A debate over how to encourage California utilities to get more power from renewable sources is heating up in Sacramento.
[UPDATE, 9/15, 11:02 AM: Spokesmen for the Governor's office have confirmed that he plans to sign an executive order at 2 PM today on new renewable energy standards. The state's new renewable portfolio standard will likely be similar to that in legislation passed last Friday. 33 percent of a California utility's energy portfolio must include renewable energy - wind, solar, or geothermal - by 2020.]
The bills would raise the bar for how utilities manage the mix of energy they buy for customers, mandating that a third of their power comes from renewable sources, with some limits for how out-of-state offsets and credits can count towards that total.
Now Governor Arnold Schwarzenegger says he’ll veto the bills because they don’t provide enough flexibility to utilities and energy providers.
He says the bills could limit solar, wind, and geothermal power delivered to California, and fellow foes of the proposed laws include Southern California Edison, CAL-ISO, the Sacramento Municipal Utility District, and the Public Utilities Commission.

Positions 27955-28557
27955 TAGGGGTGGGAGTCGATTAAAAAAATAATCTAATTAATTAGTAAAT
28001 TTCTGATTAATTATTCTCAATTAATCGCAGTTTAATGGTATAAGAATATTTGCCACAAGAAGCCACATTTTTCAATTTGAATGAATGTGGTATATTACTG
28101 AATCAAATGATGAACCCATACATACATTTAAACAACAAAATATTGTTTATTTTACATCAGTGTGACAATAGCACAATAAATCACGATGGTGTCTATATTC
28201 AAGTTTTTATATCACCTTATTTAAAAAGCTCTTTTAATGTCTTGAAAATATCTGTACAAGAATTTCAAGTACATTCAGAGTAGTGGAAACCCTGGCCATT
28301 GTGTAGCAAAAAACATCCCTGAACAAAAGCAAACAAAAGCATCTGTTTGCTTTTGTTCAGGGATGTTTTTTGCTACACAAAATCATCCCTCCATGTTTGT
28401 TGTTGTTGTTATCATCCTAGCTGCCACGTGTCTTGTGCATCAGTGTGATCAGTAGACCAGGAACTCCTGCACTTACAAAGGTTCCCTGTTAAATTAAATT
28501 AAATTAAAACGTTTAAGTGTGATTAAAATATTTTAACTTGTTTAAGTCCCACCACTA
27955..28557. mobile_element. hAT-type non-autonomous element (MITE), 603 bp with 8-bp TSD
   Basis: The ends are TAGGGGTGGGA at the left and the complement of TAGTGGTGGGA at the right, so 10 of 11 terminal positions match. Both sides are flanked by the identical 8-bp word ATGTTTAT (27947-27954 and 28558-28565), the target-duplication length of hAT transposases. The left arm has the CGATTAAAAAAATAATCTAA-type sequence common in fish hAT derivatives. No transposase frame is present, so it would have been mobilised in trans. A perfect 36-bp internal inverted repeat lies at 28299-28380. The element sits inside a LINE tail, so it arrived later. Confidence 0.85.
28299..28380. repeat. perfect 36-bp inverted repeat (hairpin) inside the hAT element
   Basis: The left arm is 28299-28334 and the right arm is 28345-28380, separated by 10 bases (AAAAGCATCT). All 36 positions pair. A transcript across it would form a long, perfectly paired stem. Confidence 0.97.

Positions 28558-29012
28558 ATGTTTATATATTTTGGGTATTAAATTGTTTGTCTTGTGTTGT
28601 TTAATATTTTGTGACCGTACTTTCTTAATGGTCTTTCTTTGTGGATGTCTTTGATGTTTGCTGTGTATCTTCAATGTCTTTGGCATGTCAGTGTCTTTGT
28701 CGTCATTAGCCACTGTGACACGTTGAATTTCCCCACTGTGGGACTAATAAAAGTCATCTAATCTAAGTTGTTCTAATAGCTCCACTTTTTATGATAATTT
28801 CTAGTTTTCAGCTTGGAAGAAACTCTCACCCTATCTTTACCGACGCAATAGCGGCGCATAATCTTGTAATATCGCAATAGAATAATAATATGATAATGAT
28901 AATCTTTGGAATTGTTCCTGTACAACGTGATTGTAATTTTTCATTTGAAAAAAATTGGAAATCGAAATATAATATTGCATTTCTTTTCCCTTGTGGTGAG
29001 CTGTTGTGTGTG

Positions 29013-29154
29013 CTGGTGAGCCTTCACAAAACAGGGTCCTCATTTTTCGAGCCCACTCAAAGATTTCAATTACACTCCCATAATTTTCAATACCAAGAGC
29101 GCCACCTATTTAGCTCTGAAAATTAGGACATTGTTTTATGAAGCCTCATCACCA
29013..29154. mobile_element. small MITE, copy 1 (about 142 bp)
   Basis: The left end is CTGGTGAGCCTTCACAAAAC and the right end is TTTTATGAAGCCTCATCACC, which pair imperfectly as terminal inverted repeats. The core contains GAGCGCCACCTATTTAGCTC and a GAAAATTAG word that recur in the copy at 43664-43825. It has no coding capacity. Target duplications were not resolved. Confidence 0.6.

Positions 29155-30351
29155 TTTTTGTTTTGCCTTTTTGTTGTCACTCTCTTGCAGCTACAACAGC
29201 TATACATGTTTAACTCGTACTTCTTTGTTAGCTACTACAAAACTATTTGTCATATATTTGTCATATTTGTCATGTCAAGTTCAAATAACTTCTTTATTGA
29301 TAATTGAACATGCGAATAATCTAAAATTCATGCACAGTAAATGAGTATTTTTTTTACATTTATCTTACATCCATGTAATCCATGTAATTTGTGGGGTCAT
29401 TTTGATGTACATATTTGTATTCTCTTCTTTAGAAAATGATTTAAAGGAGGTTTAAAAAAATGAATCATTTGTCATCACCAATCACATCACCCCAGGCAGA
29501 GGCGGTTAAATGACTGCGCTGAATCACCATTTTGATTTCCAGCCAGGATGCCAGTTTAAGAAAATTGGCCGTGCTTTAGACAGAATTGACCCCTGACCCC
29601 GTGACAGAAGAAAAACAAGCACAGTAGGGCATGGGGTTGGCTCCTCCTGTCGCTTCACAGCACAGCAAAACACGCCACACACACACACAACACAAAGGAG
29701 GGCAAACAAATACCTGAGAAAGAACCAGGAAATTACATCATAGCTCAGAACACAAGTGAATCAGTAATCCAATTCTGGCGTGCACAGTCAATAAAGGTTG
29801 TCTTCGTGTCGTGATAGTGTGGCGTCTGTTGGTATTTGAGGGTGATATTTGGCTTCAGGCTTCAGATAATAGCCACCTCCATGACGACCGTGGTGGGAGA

San Diego Gas and Electric says it’s having trouble even meeting the current renewable portfolio rule – 10 percent of power from renewable sources by 2020.
Lined up behind the legislation are environmentalists, labor groups, the Western States Petroleum Association, the other two investor-owned utilities besides Edison, and the Los Angeles Department of Water and Power.
DWP is in the unusual position of supporting legislation that would add to its legal requirements. The current renewable-portfolio rules don’t apply to DWP, just to investor-owned utilities.
Currently, the DWP is only bound by L.A. Mayor Antonio Villaraigosa and DWP Chief David Nahai’s frequent and publicly-stated goals.
Villaraigosa released a statement urging the governor’s signature on this legislation, saying, “This landmark legislation can boost California's high-tech industry and bring about a unique combination of economic benefits, through new high-paying jobs and stable fuel costs, that are only possible through renewable energy development.”
Schwarzenegger’s veto could come with an executive order attached, though spokesmen for the governor's office did not say what would be in that order.